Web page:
A Halloween Tradition – It’s The Great Pumpkin Charlie Brown
I think most of the American public has seen It’s The Great Pumpkin Charlie Brown, right? It’s a Halloween tradition in our house. This cartoon features a boy named Linus, who is convinced that a fictional entity called The Great Pumpkin is going to show up in the middle of a pumpkin patch and shower him with presents. All of the other kids think he is crazy except for Sally. Sally really likes Linus and likes the idea of being rewarded with presents instead of merely getting candy from Trick-or-Treating.
Let’s Prepare to Have Fun
Linus is a reminder to me of our foster children. Sometimes they have an idea of how life is to be run that is skewed. Possibly you have children in your home that were the parents to their siblings and maybe even their parents. If the kiddo(s) had the opportunity to go Trick-or-Treating, it might look very different in your home as compared to their past situation. The differences could be because of their past trauma or it could merely be that you’re a different family that has another way of doing things. Consequently, any differences or variation from their normal can be quite overwhelming.
Why Something Fun Could Be Overwhelming?
- Your foster kiddo isn’t with their biological parent(s)
- They’re trying to learn all sorts of new house rules
- They might have a new school to get used to during the day
- Your family probably eats different foods than they are used to
- This kiddo might be having fun at your home and feel like they are betraying their biological parent(s)
- The same chemicals in the body given off during a stressful situation are given off during a fun and exciting situation; probably the same chemicals that were given off when they experienced trauma in the past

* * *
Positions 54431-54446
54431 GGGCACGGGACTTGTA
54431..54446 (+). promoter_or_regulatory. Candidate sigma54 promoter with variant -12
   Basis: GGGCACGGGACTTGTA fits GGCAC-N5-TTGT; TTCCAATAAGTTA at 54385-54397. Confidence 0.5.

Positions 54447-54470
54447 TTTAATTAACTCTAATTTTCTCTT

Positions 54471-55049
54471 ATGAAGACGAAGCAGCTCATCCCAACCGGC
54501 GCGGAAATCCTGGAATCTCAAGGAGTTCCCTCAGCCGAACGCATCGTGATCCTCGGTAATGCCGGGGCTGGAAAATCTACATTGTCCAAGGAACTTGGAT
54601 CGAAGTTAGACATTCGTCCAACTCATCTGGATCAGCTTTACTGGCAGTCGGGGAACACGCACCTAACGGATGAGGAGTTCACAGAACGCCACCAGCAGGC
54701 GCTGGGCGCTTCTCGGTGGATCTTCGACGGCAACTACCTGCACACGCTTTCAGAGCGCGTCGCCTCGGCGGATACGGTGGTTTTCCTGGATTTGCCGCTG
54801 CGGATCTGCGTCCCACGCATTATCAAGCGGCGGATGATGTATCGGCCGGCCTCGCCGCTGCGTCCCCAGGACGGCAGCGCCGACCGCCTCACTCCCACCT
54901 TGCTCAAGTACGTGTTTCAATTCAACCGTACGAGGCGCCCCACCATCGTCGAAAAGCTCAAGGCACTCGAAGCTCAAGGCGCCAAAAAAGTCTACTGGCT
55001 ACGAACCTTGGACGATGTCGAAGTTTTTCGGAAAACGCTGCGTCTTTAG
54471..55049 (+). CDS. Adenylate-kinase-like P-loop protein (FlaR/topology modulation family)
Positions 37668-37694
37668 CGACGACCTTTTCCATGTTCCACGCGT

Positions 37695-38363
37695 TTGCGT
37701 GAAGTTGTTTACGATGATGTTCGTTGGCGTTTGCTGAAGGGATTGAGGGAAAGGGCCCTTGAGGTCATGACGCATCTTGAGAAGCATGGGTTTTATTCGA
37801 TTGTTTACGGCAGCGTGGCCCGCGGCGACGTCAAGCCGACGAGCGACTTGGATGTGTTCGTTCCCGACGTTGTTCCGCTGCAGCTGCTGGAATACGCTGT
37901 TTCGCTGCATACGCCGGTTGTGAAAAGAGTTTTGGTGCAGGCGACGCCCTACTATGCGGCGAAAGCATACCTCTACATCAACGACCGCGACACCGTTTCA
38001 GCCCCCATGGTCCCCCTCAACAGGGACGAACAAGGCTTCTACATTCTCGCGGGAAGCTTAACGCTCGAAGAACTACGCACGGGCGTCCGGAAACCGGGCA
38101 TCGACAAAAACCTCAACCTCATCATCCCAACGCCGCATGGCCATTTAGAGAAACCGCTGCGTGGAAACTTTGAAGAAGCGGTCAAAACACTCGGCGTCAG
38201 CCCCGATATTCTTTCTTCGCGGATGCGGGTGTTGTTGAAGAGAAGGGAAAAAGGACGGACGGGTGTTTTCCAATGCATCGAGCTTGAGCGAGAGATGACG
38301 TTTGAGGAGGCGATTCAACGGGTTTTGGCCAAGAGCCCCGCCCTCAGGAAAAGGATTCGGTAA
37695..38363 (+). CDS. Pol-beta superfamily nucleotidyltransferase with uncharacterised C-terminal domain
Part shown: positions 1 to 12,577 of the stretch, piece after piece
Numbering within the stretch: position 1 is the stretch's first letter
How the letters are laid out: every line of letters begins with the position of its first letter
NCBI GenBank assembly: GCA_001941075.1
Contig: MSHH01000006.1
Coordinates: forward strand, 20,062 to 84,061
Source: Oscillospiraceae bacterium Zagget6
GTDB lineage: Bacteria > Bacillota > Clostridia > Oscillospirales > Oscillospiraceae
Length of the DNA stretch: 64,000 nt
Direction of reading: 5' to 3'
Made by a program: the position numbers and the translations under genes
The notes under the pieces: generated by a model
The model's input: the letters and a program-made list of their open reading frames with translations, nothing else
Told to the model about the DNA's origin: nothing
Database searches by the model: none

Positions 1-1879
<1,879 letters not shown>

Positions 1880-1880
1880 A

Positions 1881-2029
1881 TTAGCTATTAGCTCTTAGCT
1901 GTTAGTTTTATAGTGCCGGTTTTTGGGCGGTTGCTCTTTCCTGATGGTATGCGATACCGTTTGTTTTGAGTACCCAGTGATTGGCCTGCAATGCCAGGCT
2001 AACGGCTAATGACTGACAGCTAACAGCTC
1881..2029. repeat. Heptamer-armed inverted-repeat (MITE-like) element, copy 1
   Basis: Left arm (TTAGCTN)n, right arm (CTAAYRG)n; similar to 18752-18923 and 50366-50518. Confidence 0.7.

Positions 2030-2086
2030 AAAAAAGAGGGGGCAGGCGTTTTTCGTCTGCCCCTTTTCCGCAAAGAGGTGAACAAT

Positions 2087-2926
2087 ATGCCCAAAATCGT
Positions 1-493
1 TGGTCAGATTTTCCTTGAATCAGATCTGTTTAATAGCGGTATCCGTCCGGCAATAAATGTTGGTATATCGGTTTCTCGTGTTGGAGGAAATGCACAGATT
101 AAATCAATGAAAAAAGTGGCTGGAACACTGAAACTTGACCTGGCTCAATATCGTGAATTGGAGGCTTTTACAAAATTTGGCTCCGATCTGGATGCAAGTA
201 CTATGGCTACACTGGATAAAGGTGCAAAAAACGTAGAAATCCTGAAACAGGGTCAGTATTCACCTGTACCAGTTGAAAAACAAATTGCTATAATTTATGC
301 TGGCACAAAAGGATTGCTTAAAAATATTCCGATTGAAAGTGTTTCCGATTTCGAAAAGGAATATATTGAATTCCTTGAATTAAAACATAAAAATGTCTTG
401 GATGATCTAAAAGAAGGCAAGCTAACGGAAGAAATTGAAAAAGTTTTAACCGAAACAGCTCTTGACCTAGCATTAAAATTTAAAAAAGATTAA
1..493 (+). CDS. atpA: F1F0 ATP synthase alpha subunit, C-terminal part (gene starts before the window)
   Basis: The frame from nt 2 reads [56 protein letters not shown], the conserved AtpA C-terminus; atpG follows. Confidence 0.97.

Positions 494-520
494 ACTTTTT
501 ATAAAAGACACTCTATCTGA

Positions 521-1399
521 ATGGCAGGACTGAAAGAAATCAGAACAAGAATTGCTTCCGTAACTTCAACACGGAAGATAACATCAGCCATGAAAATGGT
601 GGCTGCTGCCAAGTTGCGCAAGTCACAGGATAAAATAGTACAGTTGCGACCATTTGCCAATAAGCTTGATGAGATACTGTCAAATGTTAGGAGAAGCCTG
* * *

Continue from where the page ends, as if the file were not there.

- Trick-or-Treating = Super Fun = Chemicals Release = Remember Past Trauma = Meltdown
3 Tips for Enjoying Your Trick-Or-Treating Adventure
- Tell them what to expect, which helps with anxiousness caused by the unknown
- Do you expect everyone to stick together?
- Are you going to houses or a Trunk or Treat?
- Will there be a lot of people? A lot of noise? Will they get bumped a lot?
(Children with sensory issues especially need to know this)
- What do they need to say at the door? Do you expect them to say, “Thank You?”
- Expectations after Trick-Or-Treating are as important as during
- Do you check the candy before letting kids into the bags?
- Do you let the kids eat as much as they want on Halloween night?
- Do you expect your kids to keep their same bedtime?
- Better to call it quits early
I know you probably remember Trick-or-Treating in 7 different neighborhoods for 4 hours when you were a kid. However, as we discussed above, our kids get overwhelmed and tired easily. Set the bar low for the night. Maybe half the Trunk or Treat event or 10 houses. Avoid the meltdown and make it a memorable night. The candy can always be purchased from the store.
Bonus Help for Halloween
I was quite impressed with a printable card that I saw created by several autism programs. These little cards are designed for nonverbal children to handout to people with the words, “Trick or Treat” on them and a brief description of why the child cannot verbally say the words.
While there seems to be a high percentage of foster-adoptive children on the autism spectrum, this idea is nice in general for our kids. Why?!
- It gives them a choice to speak or not while still being cordial and polite
(our kids have had so many choices made for them; why not give them some lost power back.)
- It give them a voice.
(these cards give them multiple way to be heard by other people in the community.)